11. I will follow this with interest because I’ve often muttered about this very thing and wondered if there was a solution. I generally try to avoid doing French Knots at a distance apart or I add another piece of fabric behind as camouflage.

  12. I stitch the knot leaving enough tail to tie the ends together on the back and always cut each one individually. I do not like the trailing threads in any of my stitching and was taught that if it is more than an inch away, always end your thread and start new to avoid long pieces that will catch on jewelry, etc. I’m not Native American, but most of the cultural beading I have seen is couched with a separate thread very closely and it lasts forever. Fortunately, I was in MT when a group was doing a demo at their state capital last year and it was beautiful and fascinating to watch these folks work.

  13. Hi Mary,

    I leave a slightly longer starting thread on back and a longer ending thread, then tie them off with a knot (a careful, tiny knot). It seems to work.


  14. To fix the problem with contrasting threads showing through the ground, I make the knots separately, starting and tying off each knot. To fix the spacing, I draw it out and then prick n pouce them into place.

  15. I generally just line the fabric with something else. I’ve never worked French knots so far away form other stitching that I can’t catch the long lines on the back underneath another stitch to make them shorter, so I’m interested to see what other people say and what your solutions are.

  16. I actually groaned when you wrote, “I have two methods that I’ll show you next week.” All that lovely buildup and now I have to wait.

  17. Dear Mary

    Interesting dot dilemma! Can’t wait to hear your solution Mary, I would probably stitch each knot individually and I would end each knot with 3 small stitches at the back although time consuming you would not see the thread at the back. But maybe I’m wrong!

    Regards Anita Simmance

  18. Hi Mary

    This is a very timely problem as I am embroidering a pillow with writing and of course there are dots above certain letters. I had no idea how to do this right but did a small knot and left a tail to begin with. Then I did the French knot and came back down through the fabric and did another little knot. then I knotted both tails together a couple of times and then clipped the thread very close to the finished knots. It looks fine but hope it holds. I will be waching for your info on how you would do it.



  19. I just avoid the little %$#@!s. I use beads when I must have dots (I’m a cross stitcher so it’s easy enough). I used to tie knots behind the french knots and clip the threads as close as possible to the fabric. Easy going is the trick as you don’t want to pull the knot out of the front or leave a big knot in the back to interfere with how the fabric lays. I have never tried place a piece of clothe behind the stitching….I think I will stick with avoidance at all costs! LOL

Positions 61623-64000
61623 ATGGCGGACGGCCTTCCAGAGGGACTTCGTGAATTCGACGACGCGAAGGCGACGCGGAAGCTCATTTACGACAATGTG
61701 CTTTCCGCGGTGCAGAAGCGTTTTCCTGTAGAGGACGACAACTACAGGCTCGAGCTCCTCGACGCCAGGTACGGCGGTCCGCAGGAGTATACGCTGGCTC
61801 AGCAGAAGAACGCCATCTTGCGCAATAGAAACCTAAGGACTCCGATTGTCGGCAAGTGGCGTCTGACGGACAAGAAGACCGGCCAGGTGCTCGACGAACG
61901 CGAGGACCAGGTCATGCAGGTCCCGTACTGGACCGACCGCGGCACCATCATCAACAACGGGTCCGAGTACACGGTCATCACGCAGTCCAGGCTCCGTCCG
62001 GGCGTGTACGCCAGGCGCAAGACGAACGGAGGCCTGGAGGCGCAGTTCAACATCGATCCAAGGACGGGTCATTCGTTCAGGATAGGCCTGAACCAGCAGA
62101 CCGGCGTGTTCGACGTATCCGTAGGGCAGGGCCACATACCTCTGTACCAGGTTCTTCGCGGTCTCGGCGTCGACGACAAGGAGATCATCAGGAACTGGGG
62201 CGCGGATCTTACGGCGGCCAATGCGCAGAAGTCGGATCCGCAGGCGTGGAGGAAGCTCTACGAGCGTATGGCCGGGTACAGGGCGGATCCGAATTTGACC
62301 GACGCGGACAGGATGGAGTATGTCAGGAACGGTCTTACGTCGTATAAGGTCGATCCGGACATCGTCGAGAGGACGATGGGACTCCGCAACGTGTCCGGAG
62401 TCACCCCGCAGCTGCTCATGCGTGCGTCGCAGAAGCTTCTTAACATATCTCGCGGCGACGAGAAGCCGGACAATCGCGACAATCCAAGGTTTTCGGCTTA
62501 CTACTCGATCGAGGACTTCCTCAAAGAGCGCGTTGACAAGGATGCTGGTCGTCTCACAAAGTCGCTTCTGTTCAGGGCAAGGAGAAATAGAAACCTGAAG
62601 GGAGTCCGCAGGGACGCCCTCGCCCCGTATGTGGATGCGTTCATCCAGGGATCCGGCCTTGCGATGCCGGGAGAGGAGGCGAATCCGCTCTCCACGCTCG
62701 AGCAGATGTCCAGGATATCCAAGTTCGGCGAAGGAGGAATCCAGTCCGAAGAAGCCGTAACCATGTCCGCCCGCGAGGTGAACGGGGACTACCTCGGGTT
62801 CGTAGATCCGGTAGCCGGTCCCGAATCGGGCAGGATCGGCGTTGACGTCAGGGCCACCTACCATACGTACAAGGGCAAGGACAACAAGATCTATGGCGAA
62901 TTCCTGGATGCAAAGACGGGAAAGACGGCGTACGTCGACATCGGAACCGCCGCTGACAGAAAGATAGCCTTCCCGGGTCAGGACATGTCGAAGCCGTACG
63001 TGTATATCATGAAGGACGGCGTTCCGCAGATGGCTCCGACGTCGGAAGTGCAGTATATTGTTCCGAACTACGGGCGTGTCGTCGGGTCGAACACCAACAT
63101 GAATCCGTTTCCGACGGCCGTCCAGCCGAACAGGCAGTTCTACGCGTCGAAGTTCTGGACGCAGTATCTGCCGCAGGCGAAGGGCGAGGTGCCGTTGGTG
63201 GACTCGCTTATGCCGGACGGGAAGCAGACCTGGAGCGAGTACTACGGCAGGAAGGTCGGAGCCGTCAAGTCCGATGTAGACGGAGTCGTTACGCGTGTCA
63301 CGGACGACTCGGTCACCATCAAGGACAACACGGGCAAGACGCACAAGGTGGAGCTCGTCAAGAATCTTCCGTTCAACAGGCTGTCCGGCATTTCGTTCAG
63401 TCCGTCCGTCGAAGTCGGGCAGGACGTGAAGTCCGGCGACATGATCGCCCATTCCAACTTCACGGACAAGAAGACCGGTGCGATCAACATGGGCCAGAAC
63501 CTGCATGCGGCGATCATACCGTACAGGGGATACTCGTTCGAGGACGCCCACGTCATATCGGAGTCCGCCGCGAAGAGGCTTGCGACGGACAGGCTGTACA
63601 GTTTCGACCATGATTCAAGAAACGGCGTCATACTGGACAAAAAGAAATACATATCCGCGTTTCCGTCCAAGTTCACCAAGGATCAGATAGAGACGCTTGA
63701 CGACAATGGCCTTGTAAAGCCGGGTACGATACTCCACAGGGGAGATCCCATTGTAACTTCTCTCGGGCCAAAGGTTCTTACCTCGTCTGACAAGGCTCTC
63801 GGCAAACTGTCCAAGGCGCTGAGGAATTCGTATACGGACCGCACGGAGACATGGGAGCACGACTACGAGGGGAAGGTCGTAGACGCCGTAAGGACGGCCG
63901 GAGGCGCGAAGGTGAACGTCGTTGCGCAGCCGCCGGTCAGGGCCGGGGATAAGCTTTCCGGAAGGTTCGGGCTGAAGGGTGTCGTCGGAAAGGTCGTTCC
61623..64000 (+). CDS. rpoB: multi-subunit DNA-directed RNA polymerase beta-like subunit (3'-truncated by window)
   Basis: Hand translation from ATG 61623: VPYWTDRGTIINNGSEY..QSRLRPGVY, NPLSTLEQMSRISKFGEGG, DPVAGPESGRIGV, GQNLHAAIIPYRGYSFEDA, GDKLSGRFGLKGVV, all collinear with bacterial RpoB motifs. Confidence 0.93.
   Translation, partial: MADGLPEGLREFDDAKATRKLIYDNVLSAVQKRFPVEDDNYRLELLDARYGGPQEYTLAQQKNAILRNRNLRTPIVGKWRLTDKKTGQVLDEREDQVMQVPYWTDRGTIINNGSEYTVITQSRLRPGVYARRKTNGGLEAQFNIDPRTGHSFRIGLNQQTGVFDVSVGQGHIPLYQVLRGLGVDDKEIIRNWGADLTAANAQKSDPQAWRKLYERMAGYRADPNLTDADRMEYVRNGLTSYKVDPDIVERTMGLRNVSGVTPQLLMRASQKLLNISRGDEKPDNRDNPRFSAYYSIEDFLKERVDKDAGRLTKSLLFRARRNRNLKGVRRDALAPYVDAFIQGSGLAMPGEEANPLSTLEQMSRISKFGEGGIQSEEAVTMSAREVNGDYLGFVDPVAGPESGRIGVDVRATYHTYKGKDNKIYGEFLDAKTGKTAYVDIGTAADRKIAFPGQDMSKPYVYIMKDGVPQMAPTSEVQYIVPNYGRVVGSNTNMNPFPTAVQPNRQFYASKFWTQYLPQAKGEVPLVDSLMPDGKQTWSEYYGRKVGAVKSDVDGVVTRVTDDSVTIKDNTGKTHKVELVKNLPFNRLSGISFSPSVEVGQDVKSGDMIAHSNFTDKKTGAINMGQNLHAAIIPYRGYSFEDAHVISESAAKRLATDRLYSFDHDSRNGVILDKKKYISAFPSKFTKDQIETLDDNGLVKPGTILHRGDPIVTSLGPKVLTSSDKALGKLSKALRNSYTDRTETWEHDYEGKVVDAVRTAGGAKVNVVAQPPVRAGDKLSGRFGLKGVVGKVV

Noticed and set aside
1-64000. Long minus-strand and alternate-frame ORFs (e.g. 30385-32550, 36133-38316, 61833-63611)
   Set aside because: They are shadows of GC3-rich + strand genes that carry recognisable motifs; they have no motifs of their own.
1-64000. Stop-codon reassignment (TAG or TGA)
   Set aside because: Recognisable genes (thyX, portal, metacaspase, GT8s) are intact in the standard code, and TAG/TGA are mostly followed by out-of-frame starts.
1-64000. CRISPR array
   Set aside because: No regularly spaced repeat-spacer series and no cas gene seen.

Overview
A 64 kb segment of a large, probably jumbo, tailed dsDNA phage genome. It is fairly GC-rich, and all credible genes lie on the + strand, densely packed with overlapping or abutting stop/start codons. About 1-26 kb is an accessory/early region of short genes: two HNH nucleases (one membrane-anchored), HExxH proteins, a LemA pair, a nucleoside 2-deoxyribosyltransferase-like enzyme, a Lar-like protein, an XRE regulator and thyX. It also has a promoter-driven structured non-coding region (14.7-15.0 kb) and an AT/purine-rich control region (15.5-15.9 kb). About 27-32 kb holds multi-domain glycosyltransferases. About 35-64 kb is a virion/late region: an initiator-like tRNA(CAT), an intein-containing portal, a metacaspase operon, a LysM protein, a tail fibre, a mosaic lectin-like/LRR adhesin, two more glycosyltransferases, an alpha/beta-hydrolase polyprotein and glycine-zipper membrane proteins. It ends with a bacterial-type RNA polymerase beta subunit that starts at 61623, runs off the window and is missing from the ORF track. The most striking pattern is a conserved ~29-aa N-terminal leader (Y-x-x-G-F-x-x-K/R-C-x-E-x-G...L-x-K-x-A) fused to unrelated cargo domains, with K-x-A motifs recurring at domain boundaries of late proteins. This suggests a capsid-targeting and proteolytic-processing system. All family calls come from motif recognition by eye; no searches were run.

20. I just knot off each one individually, and so far I’ve not had a problem with bulkiness. Could be because I always embroider on quilters’ cotton, not even weave. I look forward to seeing your methods next week. I always learn so much from you!

  21. I can’t wait to see your tips! I usually make the french knot (I use 2 to 3 threads) leaving a long tail in the back, split the threads into two that I can just tie into a knot on the back. I once tried it like your photo with long lines showing through (my fabric was doubled already) but the french knot became all “wonky” & loose later. I pulled on the long line to tighten the knot back up and put some frayers check on the back to keep it taut-didn’t like it but what the heck.

  22. I just found your web site yesterday, and I love it! I agree with you about carrying threads on the back of the fabric. I’m careful about that when I cross-stitch. But I’m new to embroidery, and my question relates more to starting and ending the thread for a free-standing french knot. Any tips?

  23. I don’t carry the thread if it shows on the front or would create a hazard to the piece if the back thread got hung up on something. I just end it and start over on the next one. I will be interested to see the response to this problem. Sounds like potential for learning a thing or 2.

  24. Hi Mary

    I want to thank you for all the help that you provide us girls to who are interested in needle work and embroidery. Coz me!!!!!!!!! I always had the crazy for Embroidery since I was in Grade5, my mom was the one who encouraged me to stitch and told me that i have a good talent in needle work. Embroidery is not just and art for me its my life that, its like!!!!!! how a human cant live without water so i cant do without my art of needle work. i seat on the net almost every day viewing your video and wanting to learn more and more good stitches.

    Please Mary I wold need Your help to teach me how to learn and explore my talent in needle work.

    I’m also an artist, I do painting, free hand and portrait artist too.

    Waiting for your reply.

    Thanking you so much and may the almighty god bless ya and ur Family with good health and prosperity.